Role of sulfide oxidation in dolomitization: Sediment and pore-water geochemistry of a modern hypersaline lagoon system

  • Moreira N
  • Walter L
  • Vasconcelos C
 et al. 
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Abstract

Dolomite precipitation has been reported in sediments of marginal-marine hypersaline lagoons near Rio de Janeiro, Brazil, and has been related to microbial sulfate reduction. Our field study of pore-water and sediment geochemistry in two lagoons reveals only modest degrees of SO4 reduction and even H2S oxidation. Significant differences in dolomite contents, salinity, and carbon-sulfur cycling occur in the two lagoons; pore waters from the most dolomite-rich sediments exhibit significantly elevated SO4/Cl ratios relative to seawater. Moreover, the O isotope composition of SO4 in all lagoonal waters has evolved significantly from seawater values. This suggests active sulfur recycling via H2S oxidation, which provides acid that decreases pore-water saturation state for high-Mg calcite and aragonite, thermodynamically favoring the precipitation of dolomite. The open hydrogeo-chemical nature of these lagoons maintains SO4 concentrations below gypsum saturation, allowing dolomite to form from fluids with normal marine Mg/Ca.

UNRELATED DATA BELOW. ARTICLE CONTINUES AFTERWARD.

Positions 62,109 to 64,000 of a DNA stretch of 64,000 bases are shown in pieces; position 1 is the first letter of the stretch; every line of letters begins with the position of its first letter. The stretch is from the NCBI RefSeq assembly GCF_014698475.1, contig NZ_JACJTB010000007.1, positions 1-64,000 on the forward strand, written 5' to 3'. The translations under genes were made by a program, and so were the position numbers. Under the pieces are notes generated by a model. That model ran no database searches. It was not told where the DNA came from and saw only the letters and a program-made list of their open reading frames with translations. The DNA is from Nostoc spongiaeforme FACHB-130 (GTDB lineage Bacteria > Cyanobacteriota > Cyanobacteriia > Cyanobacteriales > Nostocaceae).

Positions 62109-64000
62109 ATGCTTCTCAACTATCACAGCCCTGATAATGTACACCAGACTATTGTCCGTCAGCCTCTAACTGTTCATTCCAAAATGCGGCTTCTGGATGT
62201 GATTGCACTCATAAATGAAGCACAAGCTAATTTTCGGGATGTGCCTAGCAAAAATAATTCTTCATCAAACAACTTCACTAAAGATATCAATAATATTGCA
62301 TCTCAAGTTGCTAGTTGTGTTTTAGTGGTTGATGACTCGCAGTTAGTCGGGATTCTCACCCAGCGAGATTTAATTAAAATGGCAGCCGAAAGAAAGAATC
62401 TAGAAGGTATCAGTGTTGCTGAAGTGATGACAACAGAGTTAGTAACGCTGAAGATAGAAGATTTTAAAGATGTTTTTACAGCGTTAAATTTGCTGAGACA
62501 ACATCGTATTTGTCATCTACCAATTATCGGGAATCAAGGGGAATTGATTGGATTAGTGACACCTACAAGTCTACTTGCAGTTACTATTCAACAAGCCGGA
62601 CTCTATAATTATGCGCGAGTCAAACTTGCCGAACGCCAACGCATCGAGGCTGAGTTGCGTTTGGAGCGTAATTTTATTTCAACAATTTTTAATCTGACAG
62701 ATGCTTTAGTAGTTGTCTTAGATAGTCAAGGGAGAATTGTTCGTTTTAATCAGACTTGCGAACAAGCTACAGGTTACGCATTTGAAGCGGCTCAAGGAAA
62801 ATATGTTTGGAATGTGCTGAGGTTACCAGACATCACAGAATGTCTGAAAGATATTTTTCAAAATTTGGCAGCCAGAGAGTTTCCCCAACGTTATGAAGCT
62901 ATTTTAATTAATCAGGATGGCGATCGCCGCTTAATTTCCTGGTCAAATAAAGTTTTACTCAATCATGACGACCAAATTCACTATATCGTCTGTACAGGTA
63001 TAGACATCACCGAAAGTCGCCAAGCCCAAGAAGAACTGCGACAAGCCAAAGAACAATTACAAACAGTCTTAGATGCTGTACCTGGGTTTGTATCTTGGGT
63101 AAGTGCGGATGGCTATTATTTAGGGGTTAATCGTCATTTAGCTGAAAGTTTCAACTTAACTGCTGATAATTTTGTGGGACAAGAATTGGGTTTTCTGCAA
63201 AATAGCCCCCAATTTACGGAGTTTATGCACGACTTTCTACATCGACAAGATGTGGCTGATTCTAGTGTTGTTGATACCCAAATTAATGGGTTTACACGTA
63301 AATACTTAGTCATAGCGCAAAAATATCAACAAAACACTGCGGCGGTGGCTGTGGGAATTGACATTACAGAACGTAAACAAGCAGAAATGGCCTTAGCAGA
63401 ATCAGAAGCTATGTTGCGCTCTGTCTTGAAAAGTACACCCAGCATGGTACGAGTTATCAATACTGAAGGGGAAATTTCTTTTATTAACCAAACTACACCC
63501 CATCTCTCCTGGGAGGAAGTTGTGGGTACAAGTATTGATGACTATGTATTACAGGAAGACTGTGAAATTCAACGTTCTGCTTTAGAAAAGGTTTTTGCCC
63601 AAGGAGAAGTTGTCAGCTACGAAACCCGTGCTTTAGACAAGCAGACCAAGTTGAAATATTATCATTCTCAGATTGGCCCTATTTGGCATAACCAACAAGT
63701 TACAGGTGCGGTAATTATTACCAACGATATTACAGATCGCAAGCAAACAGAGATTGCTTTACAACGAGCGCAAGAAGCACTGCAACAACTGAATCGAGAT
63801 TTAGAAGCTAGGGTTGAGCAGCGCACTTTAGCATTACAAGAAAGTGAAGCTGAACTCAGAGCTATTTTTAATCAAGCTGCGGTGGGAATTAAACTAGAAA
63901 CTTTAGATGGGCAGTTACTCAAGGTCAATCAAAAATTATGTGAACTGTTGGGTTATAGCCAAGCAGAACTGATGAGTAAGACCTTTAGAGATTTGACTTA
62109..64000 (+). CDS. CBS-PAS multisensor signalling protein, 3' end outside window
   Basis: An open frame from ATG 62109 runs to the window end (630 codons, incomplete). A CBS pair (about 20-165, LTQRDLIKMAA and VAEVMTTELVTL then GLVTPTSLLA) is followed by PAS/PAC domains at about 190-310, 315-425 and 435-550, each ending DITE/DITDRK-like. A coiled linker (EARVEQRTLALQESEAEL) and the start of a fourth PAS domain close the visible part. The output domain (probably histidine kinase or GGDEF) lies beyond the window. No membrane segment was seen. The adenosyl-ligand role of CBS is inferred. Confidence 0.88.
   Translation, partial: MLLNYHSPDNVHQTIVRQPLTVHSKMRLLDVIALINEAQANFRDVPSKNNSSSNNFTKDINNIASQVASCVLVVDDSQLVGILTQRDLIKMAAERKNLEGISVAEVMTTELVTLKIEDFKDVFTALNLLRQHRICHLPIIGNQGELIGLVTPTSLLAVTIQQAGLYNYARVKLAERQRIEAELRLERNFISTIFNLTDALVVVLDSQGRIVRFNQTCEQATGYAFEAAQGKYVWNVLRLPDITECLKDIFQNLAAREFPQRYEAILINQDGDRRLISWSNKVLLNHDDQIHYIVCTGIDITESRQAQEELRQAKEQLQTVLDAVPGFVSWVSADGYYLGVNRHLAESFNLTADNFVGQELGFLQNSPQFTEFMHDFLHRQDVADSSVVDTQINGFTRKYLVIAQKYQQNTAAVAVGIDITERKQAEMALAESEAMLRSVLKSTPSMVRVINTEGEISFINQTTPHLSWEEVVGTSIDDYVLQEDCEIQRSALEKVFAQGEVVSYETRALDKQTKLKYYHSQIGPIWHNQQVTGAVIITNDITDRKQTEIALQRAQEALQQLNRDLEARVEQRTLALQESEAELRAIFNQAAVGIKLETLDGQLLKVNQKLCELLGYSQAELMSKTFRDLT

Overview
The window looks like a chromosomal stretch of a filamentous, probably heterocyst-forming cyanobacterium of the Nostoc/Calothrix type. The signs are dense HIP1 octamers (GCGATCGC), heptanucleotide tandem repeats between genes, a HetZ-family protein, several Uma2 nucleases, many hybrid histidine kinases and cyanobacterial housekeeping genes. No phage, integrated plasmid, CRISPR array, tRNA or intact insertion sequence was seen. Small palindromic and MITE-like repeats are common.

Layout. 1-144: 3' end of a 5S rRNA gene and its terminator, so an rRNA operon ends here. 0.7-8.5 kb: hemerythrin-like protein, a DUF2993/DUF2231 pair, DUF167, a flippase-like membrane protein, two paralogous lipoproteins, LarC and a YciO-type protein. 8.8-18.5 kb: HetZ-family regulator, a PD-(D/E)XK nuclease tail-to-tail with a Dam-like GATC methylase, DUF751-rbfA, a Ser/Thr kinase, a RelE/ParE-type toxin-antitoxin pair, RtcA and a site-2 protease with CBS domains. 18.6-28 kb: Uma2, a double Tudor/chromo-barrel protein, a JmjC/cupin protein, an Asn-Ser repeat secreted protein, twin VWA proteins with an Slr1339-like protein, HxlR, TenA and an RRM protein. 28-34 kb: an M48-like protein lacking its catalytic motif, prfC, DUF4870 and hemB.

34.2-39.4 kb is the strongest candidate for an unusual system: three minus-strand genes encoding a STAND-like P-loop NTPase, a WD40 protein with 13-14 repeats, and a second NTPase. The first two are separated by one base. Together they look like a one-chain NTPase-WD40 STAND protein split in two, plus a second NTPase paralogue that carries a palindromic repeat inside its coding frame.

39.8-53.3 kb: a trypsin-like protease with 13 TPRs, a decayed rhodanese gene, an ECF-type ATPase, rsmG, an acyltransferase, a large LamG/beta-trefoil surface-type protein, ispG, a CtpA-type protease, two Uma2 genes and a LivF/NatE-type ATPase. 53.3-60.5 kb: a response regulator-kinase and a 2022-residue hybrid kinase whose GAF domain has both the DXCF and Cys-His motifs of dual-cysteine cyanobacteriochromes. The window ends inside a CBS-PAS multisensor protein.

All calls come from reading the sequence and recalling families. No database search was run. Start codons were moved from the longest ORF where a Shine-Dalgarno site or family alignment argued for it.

Author-supplied keywords

  • Dolomite
  • Hydrogen sulfide
  • Hypersaline environment
  • Isotope geochemistry
  • Magnesium calcite
  • Pore water

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Authors

  • Naila F. Moreira

  • Lynn M. Walter

  • Crisogono Vasconcelos

  • Judith A. McKenzie

  • Patti J. McCsall

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